Like a reckless gambler who doesn't want to think about the consequences, the Corbett administration has rushed headlong into a contract with a British-based firm to run the Pennsylvania Lottery.
The deal, which will let Camelot Global Services figure out how to bring the state more than $34 billion in profits over 20 years, allows the addition of keno in bars and restaurants and online lottery sales. That's a major expansion in gambling, all without the Legislature's approval.
Although the administration claims it has gone down this path out in the open and in plain sight, Pennsylvanians have not heard anybody explain the anticipated impact of such a proliferation of games. Yet the state revenue secretary told a Senate committee Monday that 500 bars and restaurants with lottery licenses will be the first to get keno and that by 2015 lottery tickets will be sold online. That means gambling can then be done in the privacy of one's home or workplace, presumably with a few clicks on a laptop, tablet or smartphone.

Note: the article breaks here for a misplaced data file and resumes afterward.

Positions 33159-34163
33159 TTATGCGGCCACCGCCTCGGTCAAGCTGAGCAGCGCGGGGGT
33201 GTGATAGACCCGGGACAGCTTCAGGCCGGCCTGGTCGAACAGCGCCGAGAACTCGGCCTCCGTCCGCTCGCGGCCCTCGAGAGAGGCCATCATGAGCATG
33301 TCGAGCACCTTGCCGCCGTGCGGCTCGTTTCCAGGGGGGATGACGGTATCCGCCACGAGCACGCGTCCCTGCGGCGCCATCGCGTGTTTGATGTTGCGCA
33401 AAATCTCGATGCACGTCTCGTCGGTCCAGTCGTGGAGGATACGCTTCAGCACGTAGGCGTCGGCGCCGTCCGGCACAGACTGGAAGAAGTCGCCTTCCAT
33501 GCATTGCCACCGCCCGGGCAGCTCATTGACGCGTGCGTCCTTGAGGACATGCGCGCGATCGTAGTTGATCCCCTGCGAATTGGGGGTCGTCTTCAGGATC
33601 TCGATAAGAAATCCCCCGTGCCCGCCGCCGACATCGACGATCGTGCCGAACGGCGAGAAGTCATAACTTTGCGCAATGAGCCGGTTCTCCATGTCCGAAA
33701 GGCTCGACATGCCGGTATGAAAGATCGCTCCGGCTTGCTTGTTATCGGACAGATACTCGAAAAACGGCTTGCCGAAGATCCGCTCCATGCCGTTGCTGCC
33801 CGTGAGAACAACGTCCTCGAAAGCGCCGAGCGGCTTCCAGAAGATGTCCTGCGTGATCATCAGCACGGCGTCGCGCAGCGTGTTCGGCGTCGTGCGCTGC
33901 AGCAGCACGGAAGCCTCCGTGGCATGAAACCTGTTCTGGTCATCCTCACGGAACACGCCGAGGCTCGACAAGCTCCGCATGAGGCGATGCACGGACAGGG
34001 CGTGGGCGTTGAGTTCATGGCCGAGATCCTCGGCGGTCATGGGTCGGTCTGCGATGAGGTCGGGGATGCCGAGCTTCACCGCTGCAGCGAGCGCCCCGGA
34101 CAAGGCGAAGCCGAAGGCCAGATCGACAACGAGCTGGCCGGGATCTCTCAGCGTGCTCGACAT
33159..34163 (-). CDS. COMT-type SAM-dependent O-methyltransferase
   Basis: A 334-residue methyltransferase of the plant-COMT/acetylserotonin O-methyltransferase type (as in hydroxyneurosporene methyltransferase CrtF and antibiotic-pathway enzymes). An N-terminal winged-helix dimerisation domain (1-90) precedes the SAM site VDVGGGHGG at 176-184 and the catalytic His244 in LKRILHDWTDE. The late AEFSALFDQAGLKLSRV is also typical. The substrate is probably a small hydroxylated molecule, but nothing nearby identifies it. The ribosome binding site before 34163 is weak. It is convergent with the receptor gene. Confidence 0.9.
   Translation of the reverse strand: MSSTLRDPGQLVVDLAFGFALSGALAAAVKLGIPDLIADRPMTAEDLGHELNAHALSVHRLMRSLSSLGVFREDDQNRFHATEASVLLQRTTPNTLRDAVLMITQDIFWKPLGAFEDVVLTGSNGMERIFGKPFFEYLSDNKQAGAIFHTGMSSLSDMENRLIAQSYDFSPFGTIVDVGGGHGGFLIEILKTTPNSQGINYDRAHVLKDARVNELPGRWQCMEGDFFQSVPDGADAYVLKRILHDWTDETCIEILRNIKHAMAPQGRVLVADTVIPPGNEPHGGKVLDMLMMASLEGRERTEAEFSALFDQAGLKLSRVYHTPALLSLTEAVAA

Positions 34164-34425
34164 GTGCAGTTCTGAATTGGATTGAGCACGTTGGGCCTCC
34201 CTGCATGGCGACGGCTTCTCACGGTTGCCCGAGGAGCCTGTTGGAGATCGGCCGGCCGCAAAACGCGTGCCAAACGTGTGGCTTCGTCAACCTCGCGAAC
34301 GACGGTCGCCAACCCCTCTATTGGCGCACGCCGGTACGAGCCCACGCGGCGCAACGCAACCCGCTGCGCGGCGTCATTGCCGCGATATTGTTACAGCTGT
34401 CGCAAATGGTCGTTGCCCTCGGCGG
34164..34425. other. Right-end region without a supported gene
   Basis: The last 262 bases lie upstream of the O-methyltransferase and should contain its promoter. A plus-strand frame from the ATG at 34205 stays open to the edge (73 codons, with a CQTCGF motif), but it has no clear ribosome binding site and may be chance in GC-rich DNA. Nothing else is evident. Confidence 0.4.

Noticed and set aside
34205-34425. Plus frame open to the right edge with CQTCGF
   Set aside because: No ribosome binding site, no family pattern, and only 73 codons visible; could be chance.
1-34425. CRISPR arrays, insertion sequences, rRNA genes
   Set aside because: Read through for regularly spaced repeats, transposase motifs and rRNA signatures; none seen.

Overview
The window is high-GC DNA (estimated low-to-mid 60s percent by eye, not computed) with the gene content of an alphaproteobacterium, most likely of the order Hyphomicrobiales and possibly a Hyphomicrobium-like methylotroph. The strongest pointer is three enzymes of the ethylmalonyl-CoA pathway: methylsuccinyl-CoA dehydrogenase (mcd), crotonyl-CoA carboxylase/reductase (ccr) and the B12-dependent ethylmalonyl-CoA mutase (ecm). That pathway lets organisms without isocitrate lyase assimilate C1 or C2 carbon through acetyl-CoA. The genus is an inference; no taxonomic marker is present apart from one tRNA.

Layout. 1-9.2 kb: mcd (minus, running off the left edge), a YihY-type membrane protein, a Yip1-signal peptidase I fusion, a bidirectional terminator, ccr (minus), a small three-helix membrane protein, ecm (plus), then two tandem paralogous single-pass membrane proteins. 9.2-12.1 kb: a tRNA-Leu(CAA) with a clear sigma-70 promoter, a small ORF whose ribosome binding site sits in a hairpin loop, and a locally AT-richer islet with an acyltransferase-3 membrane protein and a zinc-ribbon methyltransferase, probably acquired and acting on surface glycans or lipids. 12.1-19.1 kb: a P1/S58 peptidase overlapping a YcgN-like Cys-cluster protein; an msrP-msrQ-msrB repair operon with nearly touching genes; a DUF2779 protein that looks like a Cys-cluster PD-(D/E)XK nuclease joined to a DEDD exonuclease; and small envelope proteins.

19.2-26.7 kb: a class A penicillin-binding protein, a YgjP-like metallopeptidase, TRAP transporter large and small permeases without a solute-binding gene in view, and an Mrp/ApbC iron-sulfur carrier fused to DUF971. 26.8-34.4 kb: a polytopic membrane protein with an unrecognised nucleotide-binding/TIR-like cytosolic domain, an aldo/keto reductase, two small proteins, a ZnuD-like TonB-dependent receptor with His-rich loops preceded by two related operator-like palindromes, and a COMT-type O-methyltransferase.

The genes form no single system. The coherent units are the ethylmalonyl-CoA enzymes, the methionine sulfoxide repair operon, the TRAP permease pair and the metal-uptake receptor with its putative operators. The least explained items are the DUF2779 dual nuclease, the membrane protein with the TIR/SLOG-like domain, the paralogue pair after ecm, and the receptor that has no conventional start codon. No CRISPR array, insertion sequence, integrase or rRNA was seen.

That's evidently how Camelot hopes to get 50 percent of Pennsylvanians playing the lottery every week, compared to the 10 percent to 30 percent who play today. If that's what truly lies ahead, then the state has been cheated out of a public discussion that should have been held long before Gov. Tom Corbett approved the contract.
The Post-Gazette has nothing against privatizing certain aspects of state operations, and our longtime advocacy of getting government out of the liquor business is proof of that. We also have supported limited expansions in gambling, including the opening of Pennsylvania's casinos, but only after thorough and public consideration was given to its ramifications, both good and bad.
But the Corbett administration has failed Pennsylvania on Camelot's sole-bid contract. In its drive to seal a deal that will squeeze more money out of an already profitable state lottery (more than $1 billion last year), it failed to take enough time to gauge the human impact.
Fortunately, the state treasurer and state attorney general get to look at the terms of the contract. We hope they agree that this major addition of gambling sites, types and access should have first been approved by the Legislature.
The Camelot deal may be a safe bet on the revenue side, but it gambles with the fortunes of too many average Pennsylvanians.